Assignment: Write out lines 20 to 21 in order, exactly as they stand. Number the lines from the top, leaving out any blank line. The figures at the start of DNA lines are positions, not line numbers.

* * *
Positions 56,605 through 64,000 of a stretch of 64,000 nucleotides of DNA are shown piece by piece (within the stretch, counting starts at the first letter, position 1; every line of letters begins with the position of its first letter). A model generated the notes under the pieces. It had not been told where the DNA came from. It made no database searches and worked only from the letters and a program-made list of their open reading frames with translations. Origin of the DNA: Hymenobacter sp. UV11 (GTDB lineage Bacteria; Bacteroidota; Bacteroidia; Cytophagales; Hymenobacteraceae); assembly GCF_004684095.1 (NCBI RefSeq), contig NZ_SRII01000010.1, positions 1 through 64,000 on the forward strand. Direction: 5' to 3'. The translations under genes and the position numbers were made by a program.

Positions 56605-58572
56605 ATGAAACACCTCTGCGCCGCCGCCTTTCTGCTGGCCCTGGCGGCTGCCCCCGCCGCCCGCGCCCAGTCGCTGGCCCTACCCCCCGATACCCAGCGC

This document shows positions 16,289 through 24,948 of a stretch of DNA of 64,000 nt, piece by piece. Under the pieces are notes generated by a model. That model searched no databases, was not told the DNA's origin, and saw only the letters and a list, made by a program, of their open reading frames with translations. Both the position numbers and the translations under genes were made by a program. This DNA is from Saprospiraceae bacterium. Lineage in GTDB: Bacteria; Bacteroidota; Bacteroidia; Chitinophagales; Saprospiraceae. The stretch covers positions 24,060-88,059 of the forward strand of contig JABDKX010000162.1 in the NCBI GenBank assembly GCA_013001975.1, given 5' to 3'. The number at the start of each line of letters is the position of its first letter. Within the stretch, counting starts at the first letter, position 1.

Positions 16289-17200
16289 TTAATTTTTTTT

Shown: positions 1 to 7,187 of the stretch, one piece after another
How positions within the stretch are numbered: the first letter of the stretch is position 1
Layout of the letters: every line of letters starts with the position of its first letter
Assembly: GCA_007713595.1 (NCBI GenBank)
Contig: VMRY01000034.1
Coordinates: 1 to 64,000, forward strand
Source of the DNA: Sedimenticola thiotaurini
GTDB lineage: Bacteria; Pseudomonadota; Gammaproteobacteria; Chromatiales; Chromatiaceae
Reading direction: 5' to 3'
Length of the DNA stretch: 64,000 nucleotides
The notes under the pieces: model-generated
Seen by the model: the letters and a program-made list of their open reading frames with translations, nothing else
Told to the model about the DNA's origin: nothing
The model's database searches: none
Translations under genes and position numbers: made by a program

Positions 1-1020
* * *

The model's database searches: none
Translations under genes and position numbers: made by a program